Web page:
Farmington may reshuffle EDA againChange seems to be coming to the Farmington Economic Development Authority. Again. A conversation about whether the city needs an EDA turned to who should make up the membership during Monday’s regular EDA meeting.
By: Michelle Leonard, The Farmington Independent
Change seems to be coming to the Farmington Economic Development Authority. Again.
A conversation about whether the city needs an EDA turned to who should make up the membership during Monday’s regular EDA meeting. Within minutes, city administrator David McKnight had direction to start looking at how to change the board’s membership before the end of the year.
The EDA membership has changed over the past decade between being made up primarily of council members, to a group of three appointed citizen members and two council members, and back to only council members. Since the last membership change in February, 2008, the EDA has included the five members of the Farmington City Council. In 2011, the EDA decided to expand its membership to include two ex-officio members. Doug Bonar and Geraldine Jolley have filled those positions, with terms ending in 2016 and 2014, respectively. Bonar and Jolley cannot vote, but can express opinions on all of the matters facing the EDA.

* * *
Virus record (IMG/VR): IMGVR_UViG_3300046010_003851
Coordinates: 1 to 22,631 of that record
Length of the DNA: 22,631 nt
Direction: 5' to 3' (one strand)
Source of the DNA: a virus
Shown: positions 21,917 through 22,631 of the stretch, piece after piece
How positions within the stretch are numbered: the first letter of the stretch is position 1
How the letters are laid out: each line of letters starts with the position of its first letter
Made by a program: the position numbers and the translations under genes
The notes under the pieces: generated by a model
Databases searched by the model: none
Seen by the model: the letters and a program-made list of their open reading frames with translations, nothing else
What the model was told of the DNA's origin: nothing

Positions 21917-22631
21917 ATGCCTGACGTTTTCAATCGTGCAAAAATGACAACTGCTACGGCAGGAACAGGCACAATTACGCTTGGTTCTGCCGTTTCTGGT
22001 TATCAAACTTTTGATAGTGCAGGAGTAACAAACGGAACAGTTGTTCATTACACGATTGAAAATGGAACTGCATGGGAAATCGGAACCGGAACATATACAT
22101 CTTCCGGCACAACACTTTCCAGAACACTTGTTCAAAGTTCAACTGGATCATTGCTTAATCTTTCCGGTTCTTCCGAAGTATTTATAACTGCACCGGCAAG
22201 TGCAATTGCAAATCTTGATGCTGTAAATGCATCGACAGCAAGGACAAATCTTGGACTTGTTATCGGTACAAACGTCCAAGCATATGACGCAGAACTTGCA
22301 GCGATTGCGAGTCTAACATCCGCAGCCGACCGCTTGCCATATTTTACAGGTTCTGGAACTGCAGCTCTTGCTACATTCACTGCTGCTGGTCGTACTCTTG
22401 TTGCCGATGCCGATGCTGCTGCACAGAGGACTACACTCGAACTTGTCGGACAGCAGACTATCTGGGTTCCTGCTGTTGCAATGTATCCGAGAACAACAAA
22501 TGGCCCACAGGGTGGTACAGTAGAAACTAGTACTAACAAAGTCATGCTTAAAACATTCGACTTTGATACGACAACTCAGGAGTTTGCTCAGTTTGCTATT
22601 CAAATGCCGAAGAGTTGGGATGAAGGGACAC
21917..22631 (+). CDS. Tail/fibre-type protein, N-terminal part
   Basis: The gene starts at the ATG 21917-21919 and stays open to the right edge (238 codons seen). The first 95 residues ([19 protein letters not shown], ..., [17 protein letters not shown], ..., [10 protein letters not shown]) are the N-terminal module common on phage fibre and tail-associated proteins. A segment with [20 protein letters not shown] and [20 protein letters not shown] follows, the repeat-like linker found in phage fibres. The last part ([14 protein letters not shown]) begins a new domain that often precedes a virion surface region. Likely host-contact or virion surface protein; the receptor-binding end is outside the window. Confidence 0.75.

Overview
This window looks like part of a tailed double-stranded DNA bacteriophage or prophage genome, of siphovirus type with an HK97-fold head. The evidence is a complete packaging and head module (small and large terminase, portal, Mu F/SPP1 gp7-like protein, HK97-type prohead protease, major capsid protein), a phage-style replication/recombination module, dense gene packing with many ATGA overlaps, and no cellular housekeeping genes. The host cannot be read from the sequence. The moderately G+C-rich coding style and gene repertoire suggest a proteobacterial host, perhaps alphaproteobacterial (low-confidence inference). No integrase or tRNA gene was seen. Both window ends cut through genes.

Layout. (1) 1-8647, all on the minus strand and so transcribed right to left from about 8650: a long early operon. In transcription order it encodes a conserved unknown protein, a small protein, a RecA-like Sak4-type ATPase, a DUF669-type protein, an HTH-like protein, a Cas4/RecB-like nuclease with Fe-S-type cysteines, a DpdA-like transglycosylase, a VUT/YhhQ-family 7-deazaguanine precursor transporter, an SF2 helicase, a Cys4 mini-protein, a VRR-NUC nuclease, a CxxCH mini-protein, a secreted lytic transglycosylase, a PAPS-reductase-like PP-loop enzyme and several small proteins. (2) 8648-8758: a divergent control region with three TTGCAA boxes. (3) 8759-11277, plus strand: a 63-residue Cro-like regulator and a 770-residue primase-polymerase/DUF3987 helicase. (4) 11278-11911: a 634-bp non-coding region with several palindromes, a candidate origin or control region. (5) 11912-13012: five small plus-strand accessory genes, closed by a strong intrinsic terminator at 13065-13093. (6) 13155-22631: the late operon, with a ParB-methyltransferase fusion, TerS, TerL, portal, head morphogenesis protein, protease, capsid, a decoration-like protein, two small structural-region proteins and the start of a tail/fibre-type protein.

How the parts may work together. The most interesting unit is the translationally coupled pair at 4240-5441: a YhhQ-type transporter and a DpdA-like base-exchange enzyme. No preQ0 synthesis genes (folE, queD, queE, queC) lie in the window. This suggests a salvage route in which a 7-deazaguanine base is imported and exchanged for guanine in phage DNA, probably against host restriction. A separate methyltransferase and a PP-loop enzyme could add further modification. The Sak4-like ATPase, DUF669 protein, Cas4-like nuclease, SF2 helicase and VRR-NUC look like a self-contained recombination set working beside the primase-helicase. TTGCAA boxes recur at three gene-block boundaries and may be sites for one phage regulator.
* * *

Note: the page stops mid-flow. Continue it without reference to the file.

EDA/council member Julie May questioned the need for an EDA during last year’s budget cycle. In a memo this week, city attorney Joel Jamnik explained that cities with EDAs or housing and redevelopment authorizes have more powers than cities that do not have such groups.
According to Jamnik, cities with EDAs have the ability to acquire and sell property for housing or economic development purposes. Those communities can use tax increment financing, issue loans to businesses and receive federal or state grants for loans for certain housing and redevelopment projects. Additionally, EDAs can do special levies for housing and economic development purposes outside of general levy limits.
May argued Farmington does not need a full, separate EDA, but should instead form an economic development commission to simplify the budgeting process. By doing away with the EDA, she said, the city could eliminate the need to do a separate tax return and audit, which could save money.
The remaining six members, however, said the EDA is a necessary part of Farmington’s government.
Bonar suggested a more citizen-based membership, saying “diversity versus duplicity” may be a better arrangement.
Hearing much of the same from the rest of the group, with the exception of May, mayor Todd Larson asked McKnight to look into the pros and cons of changing the board’s make-up again. He also asked for a comparison of a five-member EDA versus a seven-member group.
“The residents want more options in their city,” Larson said. “I think that’s our responsibility to help bring that to the community. Sometimes I think this is the most important board in the city. I think without this board, things would take a big step back.”
Though Larson suggested giving staff until the summer to compile the information on changes to the EDA board, McKnight said he would have more details in the next few months.
Terms for Farmington’s other commissions, and for Bonar and Jolley’s posts, run January through December.